Picture the scene.
Thursday, 11.38pm. You’re at home, sunk deep into your sofa, finally unwinding after a long day running your business.
Four back-to-back meetings, two hours working on the company accounts, and a long call with a supplier who can talk for Britain.
Tough day. But at least it’s over now.
The calm is pierced by a violent buzz. It’s your work phone. Fumbling about, you reach for it to see an email from your star employee. She’s still working. At this hour.
Are you annoyed by this intrusion as you’re dragged back into ‘work mode’? Or are you, like so many employers today, impressed with your employee’s commitment to your company?
(You can be both).
Always on call
In a world of 24/7 connectivity, it’s common for business owners and employers to expect staff to deal with calls or emails outside of work hours. Usually that’s just for senior staff, but there’s a trickle-down effect, too.
Employees of a lower level, particularly those who want their careers to progress, see this behaviour as the norm and copy it.
You may be happy to see your staff deal with work queries at home. They’re making sure they’re on top of their workloads, offering a valuable service, and showing they care about what they do. You, the business owner, can only benefit. Right?
We’re all human. So we need rest to function at our best. It’s one reason why the current Working Time Regulations say that workers should have rest periods and take annual leave. We also shouldn’t work more than an average of 48 hours a week, unless we sign an opt-out agreement.
Work to the limit
Despite there being no law against dealing with calls and emails at home, the practice still counts as work. And that carries two great risks to you as an employer. Most obvious is when staff work more than the 48-hour threshold, which could bring tribunal claims. But there’s a less obvious risk, which means it’s a much easier mistake to make.
A Government inspection could rule that you should have been paying staff for their after-hours work, meaning that you could them owe years of backpay. Not only that, but by not paying those extra hours, their salaries may have sunk beneath the National Minimum Wage. And that is against the law. The potential penalty?
A large fine, with your company named and shamed to the nation by the Government.
Asking too much?
There’s a limit to how much quality work people can actually do, as well as how much free time they can sacrifice. But that doesn’t stop staff finding creative to ways keep on top of it all. One relatively recent phenomenon is called leavism.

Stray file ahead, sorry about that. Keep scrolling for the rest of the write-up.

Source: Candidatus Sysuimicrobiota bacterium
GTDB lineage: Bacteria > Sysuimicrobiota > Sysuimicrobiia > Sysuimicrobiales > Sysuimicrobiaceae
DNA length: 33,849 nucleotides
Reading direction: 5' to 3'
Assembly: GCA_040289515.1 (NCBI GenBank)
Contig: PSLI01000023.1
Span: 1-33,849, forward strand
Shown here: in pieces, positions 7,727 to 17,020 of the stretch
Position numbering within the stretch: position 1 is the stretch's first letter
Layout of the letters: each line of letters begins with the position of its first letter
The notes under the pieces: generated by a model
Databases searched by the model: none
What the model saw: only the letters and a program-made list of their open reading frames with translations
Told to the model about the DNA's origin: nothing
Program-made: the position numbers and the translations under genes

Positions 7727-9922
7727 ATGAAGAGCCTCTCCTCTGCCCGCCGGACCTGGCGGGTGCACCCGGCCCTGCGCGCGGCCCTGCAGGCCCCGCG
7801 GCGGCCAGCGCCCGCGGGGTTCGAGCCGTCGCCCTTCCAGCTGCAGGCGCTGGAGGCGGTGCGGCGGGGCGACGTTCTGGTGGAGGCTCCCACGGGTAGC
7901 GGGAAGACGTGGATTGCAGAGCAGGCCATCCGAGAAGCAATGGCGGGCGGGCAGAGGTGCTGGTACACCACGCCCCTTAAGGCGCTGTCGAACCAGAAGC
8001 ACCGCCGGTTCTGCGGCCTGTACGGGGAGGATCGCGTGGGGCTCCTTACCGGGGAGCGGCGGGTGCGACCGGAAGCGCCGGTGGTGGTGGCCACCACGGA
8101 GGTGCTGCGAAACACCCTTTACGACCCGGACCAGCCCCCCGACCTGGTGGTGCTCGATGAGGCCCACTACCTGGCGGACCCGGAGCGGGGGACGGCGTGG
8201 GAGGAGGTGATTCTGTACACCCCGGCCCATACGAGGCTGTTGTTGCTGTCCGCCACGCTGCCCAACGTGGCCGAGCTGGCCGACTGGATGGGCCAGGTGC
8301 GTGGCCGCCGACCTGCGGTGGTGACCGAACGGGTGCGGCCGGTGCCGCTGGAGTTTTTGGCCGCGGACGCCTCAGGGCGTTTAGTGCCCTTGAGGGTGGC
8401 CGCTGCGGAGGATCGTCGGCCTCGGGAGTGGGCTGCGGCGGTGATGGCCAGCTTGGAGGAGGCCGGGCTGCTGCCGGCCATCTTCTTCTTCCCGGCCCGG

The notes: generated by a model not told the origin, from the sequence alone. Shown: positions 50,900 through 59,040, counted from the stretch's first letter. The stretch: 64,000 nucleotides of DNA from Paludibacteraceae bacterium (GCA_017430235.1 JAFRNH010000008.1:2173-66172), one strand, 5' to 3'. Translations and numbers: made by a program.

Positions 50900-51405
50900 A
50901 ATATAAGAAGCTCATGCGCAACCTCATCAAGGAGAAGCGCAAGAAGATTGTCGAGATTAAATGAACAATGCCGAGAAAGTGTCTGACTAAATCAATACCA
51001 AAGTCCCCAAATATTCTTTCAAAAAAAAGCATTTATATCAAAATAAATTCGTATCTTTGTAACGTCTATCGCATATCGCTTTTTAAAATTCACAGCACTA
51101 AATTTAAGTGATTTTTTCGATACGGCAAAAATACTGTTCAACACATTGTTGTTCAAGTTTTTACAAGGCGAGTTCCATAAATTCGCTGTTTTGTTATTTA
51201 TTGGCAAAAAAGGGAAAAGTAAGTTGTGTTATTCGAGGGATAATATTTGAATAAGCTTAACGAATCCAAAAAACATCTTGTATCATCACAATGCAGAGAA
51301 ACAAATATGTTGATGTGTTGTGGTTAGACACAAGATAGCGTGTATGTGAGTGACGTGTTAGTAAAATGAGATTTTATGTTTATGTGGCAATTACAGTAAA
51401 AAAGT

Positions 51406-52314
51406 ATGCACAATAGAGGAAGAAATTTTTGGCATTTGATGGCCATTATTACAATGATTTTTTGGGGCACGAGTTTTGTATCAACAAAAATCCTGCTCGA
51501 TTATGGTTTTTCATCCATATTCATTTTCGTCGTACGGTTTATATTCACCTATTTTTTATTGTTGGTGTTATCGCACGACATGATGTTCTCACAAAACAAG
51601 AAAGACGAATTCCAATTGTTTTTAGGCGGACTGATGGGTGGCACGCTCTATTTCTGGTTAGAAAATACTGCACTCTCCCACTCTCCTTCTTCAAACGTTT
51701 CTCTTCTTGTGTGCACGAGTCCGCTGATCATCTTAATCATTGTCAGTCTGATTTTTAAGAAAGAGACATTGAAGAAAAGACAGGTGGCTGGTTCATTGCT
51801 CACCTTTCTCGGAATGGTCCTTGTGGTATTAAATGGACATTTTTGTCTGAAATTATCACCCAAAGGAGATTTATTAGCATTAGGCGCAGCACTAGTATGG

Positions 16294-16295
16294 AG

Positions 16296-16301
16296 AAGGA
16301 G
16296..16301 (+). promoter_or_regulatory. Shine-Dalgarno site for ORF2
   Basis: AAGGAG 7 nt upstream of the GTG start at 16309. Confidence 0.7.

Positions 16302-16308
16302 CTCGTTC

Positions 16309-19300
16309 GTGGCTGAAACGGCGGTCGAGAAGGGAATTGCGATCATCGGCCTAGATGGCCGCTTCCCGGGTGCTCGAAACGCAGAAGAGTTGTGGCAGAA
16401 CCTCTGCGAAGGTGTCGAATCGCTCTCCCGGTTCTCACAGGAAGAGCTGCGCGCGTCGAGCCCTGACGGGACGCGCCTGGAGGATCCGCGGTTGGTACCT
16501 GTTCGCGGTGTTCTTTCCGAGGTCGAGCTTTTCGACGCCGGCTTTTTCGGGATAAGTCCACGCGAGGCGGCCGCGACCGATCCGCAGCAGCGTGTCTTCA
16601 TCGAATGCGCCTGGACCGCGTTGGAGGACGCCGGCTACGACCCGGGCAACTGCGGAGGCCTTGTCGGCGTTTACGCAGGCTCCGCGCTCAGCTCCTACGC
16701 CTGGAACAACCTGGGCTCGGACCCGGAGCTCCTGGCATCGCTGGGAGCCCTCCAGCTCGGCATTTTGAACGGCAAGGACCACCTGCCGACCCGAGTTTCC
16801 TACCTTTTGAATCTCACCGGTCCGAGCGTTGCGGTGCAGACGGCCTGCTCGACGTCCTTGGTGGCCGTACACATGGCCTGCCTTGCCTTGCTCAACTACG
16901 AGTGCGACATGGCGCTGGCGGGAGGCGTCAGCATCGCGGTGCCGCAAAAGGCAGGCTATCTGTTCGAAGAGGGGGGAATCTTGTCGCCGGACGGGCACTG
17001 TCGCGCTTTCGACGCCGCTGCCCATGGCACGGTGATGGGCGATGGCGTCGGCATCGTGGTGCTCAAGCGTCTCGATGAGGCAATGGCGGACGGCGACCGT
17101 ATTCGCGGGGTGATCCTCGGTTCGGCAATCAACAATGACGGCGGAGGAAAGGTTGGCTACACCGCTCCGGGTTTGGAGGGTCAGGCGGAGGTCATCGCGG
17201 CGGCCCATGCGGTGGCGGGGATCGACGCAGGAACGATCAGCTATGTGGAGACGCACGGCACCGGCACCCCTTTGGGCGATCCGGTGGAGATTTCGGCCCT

Leavism is when people take annual leave, but rather than using it to take a break from work and recharge, instead they carry on working at home to catch up on their backlog—free from the constant interruptions that punctuate their day.
But leavism doesn’t always reduce heavy workloads, and it can cause problems for you, too.
The worst outcome
When your people have to battle to stay on top of their workload, it can lead to a high level of employee turnover. Not only is that an inconvenience, recruitment is also expensive. And if no one shows any loyalty to you, your business may develop such a bad reputation that it puts off potential new talent.
That can slow your business’s development, slashing both revenue and profits. It gets worse.
We’ve all heard about burnout. You may have even experienced it yourself. Stress, exhaustion—perhaps even depression or physical pain. Burnout doesn’t just affect work. Outside interests become neglected, relationships suffer, and quality of life nosedives.
Be careful of how much you’re expecting from your employees. Start by looking at whether they’re dealing with emails and calls outside work.
So what’s the answer?
If you find that staff are working deep into time outside their standard working hours, ask yourself why they’re doing it. Encourage them to speak openly with you or their line managers so you can solve the problem.
Are they worried about what will happen to their backlog of work if they take time off to relax? Do they not trust colleagues to complete their work to an acceptable standard? If so, see if you can share the workload out equally with others or think about hiring more people.
For the sake of your business’s bottom line and your people’s health and wellbeing, make sure your staff feel able to take full advantage of minimum rest periods. If possible, maybe it’s time you thought about stopping employees carrying on working once the day is done—starting with calls and emails.
After all, hard work is honourable. Overwork is a danger to health.